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United States Department of Agriculture

Agricultural Research Service


item Tappero, R
item Peltier, E
item Mcnear, D
item Chaney, Rufus
item Sparks, D

Submitted to: Meeting Abstract
Publication Type: Abstract Only
Publication Acceptance Date: 4/17/2004
Publication Date: 9/12/2004
Citation: Tappero, R., Peltier, E., Mcnear, D.H., Chaney, R.L., Sparks, D.L. 2004. Metal interaction and localization in nickel hyperaccumulator alyssum murale: a synchrotron-based micro-xrf and tomography study [abstract]. International Congress Rhizosphere 2004-Perspectives and Challenges. p. 276.

Interpretive Summary: Summary.

Technical Abstract: Unique metal-accumulating plants (i.e. hyperaccumulators) have the ability to absorb, translocate, and compartmentalize about 100 times more metals in their shoots than crop plants. These rare plants can be used to extract metals from contaminated sites (i.e., phytoextraction) or to mine metal-rich soils (i.e., phytomining). Industrial sites contaminated with Ni often have co-contaminants present, which can compete with Ni and perhaps alter the extraction efficiency of hyperaccumulators such as A. murale. We investigated the effect of competing metals (Co and Zn) on Ni accumulation by A. murale and observed metal localization and associations in various root and shoot tissues using synchrotron- based micro-XRF and tomography. Plants were grown in perlite media and exposed to nutrient solution via an ebb and flow method. The modified 1/4-strength Hoagland's solutions contained elevated (50 uM) levels of Ni, Co, and/or Zn (i.e. Ni, Ni+ Co, Ni+Zn, and Ni+Co+Zn), and were buffered at pH 6.2 with 2 mM MES. After six weeks exposure, plants were harvested (root and shoot material), weighed, dried, digested (EPA 3050 B), and analyzed for total metal content (and nutrients) by ICP. Shoot biomass was not significantly affected by the metal treatments. Nickel shoot concentration was highest for plants exposed to cobalt (Ni+Co treatment), although differences in shoot Ni concentration between the treatments were not statistically significant. Likewise, elevated Co or Zn concentrations in solution did not significantly affect Ni accumulation by A. murale. The plants exposed to all three metals had the highest Co concentration (2065 mg/kg) and Co accumulation (13.2 mg/plant), suggesting Zn had a synergistic effect on Co uptake. Cobalt in the leaves of A. murale was preferentially localized at the leaf tips and margins (especially older leaves). Nickel was distributed relatively evenly throughout the leaves, although slightly elevated at the leaf tips and basal portion of leaf trichomes. Zinc was ubiquitous in the leaves and did not appear to compartmentalize at the tissue level. X-ray fluorescence microtomography of A. murale roots revealed Ni and Co localized within the vascular region near root tips, while older root tissue had these metals predominately within the epidermal region. These preliminary results shed light on metal localization and partitioning in A. murale, and suggest aqueous Co and Zn have little influence on Ni accumulation.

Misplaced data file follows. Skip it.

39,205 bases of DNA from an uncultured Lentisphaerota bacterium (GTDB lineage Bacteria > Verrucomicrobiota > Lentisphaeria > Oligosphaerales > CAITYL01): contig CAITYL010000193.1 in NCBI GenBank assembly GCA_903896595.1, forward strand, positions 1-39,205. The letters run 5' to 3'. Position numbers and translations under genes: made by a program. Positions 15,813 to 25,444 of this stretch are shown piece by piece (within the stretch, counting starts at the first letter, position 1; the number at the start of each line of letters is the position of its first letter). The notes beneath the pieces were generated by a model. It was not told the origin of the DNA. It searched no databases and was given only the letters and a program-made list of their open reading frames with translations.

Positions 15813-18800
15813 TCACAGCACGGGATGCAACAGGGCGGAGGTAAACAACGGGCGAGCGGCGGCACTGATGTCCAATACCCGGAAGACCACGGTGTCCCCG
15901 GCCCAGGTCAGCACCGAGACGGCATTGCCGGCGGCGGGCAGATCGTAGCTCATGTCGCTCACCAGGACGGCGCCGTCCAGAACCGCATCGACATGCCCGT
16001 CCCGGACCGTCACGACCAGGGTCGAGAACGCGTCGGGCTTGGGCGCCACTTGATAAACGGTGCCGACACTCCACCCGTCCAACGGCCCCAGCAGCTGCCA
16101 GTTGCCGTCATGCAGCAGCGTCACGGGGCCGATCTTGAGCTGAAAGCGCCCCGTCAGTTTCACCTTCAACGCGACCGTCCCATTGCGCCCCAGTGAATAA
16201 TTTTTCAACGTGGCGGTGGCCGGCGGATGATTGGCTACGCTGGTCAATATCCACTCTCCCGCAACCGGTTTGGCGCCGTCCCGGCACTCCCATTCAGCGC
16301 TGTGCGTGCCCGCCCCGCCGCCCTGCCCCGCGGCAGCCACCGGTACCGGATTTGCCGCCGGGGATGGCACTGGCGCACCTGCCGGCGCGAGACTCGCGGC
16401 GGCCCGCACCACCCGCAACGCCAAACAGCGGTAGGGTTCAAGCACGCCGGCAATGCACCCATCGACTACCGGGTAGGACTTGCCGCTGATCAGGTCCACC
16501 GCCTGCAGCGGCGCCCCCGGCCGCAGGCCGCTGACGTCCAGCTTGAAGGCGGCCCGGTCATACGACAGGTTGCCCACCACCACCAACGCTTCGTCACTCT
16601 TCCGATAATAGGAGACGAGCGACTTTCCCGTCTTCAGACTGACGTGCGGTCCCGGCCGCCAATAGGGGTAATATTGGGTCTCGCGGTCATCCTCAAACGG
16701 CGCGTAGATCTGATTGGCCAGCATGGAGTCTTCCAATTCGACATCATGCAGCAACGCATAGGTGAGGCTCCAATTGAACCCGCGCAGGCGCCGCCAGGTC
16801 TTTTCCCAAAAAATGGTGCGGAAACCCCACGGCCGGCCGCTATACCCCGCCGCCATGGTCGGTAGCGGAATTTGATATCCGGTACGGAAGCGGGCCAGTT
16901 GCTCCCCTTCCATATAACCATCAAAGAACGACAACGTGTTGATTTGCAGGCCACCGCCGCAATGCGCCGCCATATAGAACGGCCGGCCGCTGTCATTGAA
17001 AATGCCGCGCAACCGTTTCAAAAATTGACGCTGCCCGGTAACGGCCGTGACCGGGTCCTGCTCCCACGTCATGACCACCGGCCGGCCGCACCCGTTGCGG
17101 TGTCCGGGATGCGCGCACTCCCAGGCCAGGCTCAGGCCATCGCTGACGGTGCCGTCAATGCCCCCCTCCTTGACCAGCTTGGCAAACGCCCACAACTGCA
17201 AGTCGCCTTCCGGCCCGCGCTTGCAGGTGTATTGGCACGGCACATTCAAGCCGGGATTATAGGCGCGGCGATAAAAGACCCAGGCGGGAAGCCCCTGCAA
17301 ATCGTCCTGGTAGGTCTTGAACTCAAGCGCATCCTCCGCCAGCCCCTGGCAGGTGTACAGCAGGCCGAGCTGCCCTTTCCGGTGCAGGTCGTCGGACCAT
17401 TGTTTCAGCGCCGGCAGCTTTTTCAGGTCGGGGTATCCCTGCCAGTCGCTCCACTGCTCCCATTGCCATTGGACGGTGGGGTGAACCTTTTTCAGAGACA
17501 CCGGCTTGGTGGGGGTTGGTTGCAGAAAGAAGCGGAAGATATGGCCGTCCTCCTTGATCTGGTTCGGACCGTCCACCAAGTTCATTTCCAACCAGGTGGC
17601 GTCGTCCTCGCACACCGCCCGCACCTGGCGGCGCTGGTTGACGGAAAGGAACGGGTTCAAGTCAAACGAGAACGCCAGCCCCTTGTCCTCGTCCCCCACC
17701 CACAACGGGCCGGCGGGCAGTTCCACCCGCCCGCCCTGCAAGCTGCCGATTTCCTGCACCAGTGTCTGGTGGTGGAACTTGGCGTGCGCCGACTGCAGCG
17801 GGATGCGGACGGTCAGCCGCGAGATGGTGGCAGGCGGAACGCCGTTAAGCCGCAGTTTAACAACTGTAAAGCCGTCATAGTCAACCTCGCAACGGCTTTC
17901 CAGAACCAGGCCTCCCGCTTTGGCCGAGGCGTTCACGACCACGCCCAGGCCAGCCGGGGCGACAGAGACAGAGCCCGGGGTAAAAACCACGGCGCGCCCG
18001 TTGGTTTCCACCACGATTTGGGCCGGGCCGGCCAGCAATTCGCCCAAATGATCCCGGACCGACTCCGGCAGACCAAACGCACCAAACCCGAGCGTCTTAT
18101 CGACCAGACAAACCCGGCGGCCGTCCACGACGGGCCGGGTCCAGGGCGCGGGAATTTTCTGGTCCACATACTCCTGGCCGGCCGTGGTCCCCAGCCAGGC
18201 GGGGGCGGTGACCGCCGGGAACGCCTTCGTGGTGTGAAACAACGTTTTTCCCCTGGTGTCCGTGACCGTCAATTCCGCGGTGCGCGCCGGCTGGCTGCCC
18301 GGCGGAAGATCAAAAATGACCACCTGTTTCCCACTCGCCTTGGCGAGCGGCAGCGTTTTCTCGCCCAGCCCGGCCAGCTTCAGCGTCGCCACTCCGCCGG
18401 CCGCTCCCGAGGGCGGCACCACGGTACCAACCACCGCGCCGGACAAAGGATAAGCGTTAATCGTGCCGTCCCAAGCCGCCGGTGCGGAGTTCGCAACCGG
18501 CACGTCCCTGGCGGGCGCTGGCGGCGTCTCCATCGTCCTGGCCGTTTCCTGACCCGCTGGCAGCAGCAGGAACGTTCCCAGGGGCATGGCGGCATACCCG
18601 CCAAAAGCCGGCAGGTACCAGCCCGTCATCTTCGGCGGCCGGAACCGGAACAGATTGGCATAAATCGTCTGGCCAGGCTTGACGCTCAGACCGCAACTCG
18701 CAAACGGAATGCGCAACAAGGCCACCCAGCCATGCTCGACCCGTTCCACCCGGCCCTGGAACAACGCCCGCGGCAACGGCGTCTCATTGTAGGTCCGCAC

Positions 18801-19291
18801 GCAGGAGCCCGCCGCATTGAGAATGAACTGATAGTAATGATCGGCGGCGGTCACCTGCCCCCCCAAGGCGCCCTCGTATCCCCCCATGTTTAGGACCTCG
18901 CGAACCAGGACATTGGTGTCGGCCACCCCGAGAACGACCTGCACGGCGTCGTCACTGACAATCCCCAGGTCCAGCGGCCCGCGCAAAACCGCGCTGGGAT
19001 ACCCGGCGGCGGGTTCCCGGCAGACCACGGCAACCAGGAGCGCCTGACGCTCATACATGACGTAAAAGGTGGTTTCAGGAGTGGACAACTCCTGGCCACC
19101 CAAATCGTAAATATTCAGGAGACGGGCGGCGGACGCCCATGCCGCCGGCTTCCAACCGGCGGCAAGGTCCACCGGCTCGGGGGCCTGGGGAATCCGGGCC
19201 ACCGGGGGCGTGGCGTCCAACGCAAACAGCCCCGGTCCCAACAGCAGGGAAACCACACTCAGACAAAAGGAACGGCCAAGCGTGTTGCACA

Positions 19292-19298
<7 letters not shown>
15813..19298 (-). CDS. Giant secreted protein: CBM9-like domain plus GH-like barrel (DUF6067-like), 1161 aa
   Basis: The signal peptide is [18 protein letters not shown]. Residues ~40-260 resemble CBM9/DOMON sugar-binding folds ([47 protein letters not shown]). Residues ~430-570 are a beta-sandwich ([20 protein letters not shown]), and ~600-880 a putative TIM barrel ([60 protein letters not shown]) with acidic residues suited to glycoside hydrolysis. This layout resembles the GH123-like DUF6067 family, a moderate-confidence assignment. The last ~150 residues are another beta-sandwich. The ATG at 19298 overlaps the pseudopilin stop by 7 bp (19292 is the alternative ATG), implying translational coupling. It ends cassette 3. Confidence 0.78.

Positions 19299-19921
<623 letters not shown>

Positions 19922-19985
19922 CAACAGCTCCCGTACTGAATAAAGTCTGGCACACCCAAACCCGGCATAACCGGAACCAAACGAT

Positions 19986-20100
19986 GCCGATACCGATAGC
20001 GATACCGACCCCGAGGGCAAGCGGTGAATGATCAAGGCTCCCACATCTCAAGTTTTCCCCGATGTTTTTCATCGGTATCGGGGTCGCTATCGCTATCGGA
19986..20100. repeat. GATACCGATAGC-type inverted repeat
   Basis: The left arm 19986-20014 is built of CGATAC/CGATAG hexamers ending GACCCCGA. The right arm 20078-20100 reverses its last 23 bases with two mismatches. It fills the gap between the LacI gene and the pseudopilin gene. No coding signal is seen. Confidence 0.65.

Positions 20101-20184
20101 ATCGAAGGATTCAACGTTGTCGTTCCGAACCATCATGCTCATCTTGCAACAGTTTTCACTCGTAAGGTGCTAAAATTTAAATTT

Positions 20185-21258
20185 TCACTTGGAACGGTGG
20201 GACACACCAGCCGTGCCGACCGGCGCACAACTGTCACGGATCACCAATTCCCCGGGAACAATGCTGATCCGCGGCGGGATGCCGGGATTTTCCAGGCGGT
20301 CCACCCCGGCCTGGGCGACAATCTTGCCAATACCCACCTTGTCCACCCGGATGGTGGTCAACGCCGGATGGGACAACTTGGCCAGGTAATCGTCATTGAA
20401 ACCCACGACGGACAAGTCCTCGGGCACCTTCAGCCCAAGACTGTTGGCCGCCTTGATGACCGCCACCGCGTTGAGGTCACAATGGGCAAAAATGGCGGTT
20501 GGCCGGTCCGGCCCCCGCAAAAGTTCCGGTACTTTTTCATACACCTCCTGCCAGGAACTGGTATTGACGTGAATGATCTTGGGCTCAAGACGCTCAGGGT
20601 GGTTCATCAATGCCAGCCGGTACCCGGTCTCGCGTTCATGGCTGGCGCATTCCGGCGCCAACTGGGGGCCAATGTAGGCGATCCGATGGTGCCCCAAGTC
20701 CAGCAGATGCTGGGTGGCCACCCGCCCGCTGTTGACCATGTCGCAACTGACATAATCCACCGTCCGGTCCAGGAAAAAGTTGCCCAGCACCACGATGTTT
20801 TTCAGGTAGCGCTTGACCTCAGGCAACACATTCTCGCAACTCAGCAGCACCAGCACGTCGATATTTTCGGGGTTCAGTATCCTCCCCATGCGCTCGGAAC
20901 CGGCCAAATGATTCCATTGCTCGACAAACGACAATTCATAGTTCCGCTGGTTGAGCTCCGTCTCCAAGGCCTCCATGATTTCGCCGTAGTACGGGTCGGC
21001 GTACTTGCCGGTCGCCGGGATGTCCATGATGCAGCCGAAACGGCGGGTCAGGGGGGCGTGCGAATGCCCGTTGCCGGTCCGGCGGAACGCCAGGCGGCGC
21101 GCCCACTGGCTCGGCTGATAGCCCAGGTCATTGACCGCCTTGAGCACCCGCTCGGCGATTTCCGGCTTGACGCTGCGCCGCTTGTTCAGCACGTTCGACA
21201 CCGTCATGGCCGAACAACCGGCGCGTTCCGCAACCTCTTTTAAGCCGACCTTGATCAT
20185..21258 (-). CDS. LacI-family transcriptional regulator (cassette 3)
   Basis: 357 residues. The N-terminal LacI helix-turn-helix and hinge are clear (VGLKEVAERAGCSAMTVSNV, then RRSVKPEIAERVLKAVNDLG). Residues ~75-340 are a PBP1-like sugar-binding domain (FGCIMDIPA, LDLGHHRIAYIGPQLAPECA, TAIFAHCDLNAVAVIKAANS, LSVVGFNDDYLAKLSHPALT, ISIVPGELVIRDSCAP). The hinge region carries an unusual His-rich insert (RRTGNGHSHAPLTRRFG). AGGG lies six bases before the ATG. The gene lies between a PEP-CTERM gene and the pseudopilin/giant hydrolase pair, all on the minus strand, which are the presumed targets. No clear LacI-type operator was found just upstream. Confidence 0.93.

Last Modified: 06/24/2017
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